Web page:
Here’s the BoingBoing video he sent me when I accepted his invite:

    Not for nothing does Ferdinando call himself a Magic Experience Designer.

    **

    As you’ll see, in the video Ferdinando very warmly recommends Erik Davis‘ book TechGnosis: Myth, Magic & Mysticism in the Age of Information — which has also been highly praised by the likes of Howard Rheingold, Hakim Bey, Mark Dery, Bruce Sterling, Terence Mckenna, and Mark Pesce, to which intriguing list you may add myself.

    Erik and I began a never-completed HipBone game many years ago — it was around the topics of Hanibal Lecter, his recreational collection of church collapses, and the origins of the Memory Palace in Simonides‘ encounter with the gods Castor and Pollux — and Erik mentions the HipBone Games briefly in his book. At the moment, I owe him an update on the games, which I’ll post here at Zenpundit in due course.

    It was a particular delight for me, then, to see Ferdinando’s obvious and full-throated praise of Erik’s stunning book in his video, followed up by equal praise of Ramon Llul — one of those writers in the Hermetic tradition whose work precedes not just the Bead Game but much of today’s science, from digital computers via genetics to genetic algorithms and cryptography.

    **

    Ferdinando’s third treasure turned out to be Nikola Tesla, and in particular the remark he made about his mode of creativity. I hadn’t come across this remark before, but it cried out for DoubleQuotation with a remark of St Augustine’s, which I have carried with me since I first read of it in Dom Cuthbert Butler‘s book, Western Mysticism, back in my teens better than half a century ago.

    Here, then, are the two luminous / numinous quotes, from Tesla and Augustine, DoubleQuoted by me for Ferdinando as an offering on first meeting:

    SPEC DQ Tesla Augustine

    **

    It doesn’t hurt, of course, that the word “ictus” which Augustine uses also features in the context of Gregorian Chant, where it indicates the almost simmultaneous touchdown of a bird on a branch and its takeoff on a new curve of flight. I had the honor to learn the word from Dom Joseph Gajard, choirmaster at the Abbey of St Pierre de Solesmes — then and I suspect now the center of the world’s musical paleography and liturgical perormance of the chant, and in my teens my favorite vacation and retreat — under whose cheironomic hand I had the good fortune, once, albeit without much skill, to sing..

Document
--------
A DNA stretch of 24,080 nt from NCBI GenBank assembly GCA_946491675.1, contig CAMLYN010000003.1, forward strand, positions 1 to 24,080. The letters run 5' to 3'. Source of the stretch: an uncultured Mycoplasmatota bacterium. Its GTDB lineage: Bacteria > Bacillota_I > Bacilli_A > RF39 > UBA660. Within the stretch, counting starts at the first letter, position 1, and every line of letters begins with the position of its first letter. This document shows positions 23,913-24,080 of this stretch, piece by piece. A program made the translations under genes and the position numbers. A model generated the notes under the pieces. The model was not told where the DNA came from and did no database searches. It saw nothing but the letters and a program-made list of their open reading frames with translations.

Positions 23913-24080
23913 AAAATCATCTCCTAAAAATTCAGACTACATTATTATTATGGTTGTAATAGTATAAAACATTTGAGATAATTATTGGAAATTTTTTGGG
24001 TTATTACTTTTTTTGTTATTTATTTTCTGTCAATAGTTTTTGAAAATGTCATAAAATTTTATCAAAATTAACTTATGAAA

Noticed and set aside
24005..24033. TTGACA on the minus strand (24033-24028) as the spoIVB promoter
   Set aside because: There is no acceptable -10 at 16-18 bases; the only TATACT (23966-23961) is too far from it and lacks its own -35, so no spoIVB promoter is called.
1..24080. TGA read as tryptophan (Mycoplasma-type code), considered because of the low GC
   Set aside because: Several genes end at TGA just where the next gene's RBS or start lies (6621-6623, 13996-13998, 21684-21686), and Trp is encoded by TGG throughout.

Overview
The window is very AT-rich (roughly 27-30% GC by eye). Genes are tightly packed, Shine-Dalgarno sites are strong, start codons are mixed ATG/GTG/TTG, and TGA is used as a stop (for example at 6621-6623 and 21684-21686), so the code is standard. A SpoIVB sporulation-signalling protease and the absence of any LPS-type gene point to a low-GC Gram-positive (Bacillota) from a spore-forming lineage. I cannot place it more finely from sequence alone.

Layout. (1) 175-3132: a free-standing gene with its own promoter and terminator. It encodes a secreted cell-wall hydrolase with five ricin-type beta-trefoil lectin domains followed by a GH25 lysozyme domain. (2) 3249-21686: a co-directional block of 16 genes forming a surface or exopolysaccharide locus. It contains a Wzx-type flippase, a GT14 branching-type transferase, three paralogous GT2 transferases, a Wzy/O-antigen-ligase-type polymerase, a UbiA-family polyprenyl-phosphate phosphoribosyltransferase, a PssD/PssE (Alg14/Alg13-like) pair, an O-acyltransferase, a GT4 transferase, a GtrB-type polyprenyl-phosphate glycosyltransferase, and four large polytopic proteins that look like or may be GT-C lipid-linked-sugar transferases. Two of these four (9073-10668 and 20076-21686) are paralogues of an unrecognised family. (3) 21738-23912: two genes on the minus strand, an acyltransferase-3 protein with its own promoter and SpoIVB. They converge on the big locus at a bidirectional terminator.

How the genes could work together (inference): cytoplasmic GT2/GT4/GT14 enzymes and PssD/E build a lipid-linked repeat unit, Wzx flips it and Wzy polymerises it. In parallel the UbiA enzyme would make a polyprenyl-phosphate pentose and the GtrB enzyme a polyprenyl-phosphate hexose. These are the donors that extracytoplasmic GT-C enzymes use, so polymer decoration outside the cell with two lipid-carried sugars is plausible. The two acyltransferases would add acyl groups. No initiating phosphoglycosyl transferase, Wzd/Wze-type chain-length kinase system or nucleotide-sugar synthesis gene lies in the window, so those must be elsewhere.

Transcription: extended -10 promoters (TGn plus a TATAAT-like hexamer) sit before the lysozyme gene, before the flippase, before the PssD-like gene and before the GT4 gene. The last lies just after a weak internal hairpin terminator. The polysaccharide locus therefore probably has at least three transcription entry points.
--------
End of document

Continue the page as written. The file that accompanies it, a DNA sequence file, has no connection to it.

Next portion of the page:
And so the beads are dropped into the lake: we watch as their ripples ripple out and intersect..

    PR Beckman tweets on bridges and analogy

    Sunday, January 25th, 2015

    [ by Charles Cameron — cross-posted from Sembl — this post is for Cath Styles, who has been thinking bridges ]
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    Pooh bridge

    **

    My blog-friend PR Beckman, on a roll, has been tweeting Octavio Paz and Martin Esslin.

    I’ve taken Beckman’s tweets out of 140 characters and put them back into paragraphs, and given a little more context to some of them, but greatly though I admire Octavio Paz and much though I have puzzled over the Theater of the Absurd, I wouldn’t have run across these particular passages if I hadn’t found them in my Twitter feed today. Important.

    **

    Octavio Paz, Children of the Mire: Modern Poetry from Romanticism to the Avant-garde:

    Analogy is the science of correspondences. It is, however, a science which exists only by virtue of differences. Precisely because this is not that, it is possible to extend a bridge between this and that. The bridge does not do away with distance: it is an intermediary; neither does it eliminate difrerences: it establishes a relation between different terms. Analogy is the metaphor in which otherness dreams of itself as unity, and difference projects itself illusively as identity. By means of analogy the confused landscape of plurality becomes ordered and intelligible. Analogy is the operation nby means of which, thanks to the play of similarities, we accept differences. Analogy does not elimiate differences: it redeems them, it makes their existence tolerable.

    Martin Esslin, The Theatre of the Absurd, pp 419:

    the Theatre of the Absurd is concerned essentially with the evocation of concrete poetic images designed to communicate to the audience the sense of perplexity that their authors feel when confronted with the human condition

    and 428:

    The realization that thinking in poetic images has its validity side by side with conceptual thought and the insistence on a clear recognition of the function and possibilities of each mode does not amount to a return to irrationalism; on the contrary, it opens the way to a truly rational attitude.

    **

    Let me add a quote of my own choosing, this one from Winnie the Pooh:

    Sometimes, if you stand on the bottom rail of a bridge and lean over to watch the river slipping slowly away beneath you, you will suddenly know everything there is to be known.

    Illustration: Original, 1928 Illustration Of Pooh, Christopher Robin and Piglet Could Fetch Over $200K